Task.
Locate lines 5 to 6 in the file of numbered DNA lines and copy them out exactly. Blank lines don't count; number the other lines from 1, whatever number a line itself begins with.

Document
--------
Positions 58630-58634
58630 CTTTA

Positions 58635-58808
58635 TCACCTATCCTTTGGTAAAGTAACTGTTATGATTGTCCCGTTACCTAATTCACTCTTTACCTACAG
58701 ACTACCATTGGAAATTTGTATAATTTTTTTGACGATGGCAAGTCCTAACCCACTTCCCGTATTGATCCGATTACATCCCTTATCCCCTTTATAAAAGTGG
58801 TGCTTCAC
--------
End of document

58701 ACTACCATTGGAAATTTGTATAATTTTTTTGACGATGGCAAGTCCTAACCCACTTCCCGTATTGATCCGATTACATCCCTTATCCCCTTTATAAAAGTGG
58801 TGCTTCAC